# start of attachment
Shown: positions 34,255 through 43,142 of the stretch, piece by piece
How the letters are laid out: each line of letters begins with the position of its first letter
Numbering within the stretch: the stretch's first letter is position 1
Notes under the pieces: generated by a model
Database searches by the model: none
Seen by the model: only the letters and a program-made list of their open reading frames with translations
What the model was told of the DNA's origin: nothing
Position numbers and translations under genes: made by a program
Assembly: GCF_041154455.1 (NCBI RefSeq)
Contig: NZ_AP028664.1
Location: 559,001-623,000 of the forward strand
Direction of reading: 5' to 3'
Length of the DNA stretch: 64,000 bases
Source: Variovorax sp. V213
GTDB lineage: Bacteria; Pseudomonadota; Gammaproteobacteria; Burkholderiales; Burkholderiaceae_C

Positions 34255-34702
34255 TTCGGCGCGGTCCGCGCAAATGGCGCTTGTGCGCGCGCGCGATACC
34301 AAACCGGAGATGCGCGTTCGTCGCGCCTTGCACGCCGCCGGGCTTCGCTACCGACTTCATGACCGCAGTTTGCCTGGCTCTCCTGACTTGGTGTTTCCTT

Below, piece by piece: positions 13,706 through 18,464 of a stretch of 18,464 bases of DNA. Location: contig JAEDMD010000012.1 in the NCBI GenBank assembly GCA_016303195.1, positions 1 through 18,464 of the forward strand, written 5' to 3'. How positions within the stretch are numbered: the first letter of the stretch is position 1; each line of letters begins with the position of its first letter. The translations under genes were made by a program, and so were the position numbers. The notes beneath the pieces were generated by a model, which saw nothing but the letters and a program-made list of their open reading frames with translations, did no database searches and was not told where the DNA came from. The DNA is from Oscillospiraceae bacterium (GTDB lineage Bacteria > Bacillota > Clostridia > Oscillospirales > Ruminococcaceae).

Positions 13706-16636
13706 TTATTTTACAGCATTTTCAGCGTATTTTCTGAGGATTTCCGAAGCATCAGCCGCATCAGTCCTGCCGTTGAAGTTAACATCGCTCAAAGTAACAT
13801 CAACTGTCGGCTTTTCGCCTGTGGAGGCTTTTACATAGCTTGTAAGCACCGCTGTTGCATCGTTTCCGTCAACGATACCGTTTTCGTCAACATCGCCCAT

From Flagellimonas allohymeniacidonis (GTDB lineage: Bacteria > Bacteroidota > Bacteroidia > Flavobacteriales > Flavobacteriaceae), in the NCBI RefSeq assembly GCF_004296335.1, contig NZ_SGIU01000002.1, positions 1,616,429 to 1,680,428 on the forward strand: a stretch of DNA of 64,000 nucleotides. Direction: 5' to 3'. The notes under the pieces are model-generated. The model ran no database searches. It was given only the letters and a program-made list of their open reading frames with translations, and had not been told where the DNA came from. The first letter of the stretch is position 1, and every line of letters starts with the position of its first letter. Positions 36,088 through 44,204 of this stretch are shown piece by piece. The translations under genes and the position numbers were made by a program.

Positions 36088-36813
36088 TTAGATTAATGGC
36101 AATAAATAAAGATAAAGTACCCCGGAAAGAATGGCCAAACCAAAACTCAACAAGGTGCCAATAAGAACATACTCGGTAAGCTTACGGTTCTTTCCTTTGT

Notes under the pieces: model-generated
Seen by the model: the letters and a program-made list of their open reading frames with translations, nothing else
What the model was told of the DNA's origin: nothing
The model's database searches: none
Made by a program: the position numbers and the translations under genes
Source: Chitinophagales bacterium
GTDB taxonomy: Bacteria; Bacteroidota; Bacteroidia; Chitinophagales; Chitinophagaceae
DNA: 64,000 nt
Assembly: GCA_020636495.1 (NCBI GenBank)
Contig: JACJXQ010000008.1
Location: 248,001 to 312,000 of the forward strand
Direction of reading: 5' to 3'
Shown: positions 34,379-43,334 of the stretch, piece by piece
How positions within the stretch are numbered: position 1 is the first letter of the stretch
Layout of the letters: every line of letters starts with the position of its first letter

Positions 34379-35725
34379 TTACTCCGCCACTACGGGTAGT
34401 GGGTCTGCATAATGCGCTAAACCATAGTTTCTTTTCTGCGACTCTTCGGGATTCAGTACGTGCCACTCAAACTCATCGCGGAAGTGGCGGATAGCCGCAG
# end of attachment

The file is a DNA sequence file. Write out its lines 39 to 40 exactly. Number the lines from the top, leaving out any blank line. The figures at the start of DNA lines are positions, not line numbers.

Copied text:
Shown: positions 34,379-43,334 of the stretch, piece by piece
How positions within the stretch are numbered: position 1 is the first letter of the stretch